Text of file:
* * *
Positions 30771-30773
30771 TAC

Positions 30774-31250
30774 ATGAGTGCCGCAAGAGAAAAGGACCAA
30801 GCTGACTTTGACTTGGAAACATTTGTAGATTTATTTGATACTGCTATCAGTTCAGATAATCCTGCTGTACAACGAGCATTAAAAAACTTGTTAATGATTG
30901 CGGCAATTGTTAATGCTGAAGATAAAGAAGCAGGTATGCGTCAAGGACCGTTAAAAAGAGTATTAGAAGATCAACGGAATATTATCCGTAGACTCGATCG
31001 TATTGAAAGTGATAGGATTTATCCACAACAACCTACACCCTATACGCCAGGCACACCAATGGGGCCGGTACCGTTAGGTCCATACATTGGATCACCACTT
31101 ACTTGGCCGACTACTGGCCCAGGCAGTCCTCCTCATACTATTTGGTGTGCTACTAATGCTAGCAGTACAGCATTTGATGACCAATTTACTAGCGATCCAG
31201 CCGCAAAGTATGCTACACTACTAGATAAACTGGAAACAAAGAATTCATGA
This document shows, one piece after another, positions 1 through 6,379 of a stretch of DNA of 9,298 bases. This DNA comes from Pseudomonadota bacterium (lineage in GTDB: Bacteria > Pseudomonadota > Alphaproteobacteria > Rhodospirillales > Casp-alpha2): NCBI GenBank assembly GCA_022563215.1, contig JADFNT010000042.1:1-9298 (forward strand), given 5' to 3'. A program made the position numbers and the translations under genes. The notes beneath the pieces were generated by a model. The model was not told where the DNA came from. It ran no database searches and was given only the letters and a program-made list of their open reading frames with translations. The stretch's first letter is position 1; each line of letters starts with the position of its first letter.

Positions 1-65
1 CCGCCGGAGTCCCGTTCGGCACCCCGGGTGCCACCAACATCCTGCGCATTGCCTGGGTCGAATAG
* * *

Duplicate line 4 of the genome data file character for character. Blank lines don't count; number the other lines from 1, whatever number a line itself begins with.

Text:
30774 ATGAGTGCCGCAAGAGAAAAGGACCAA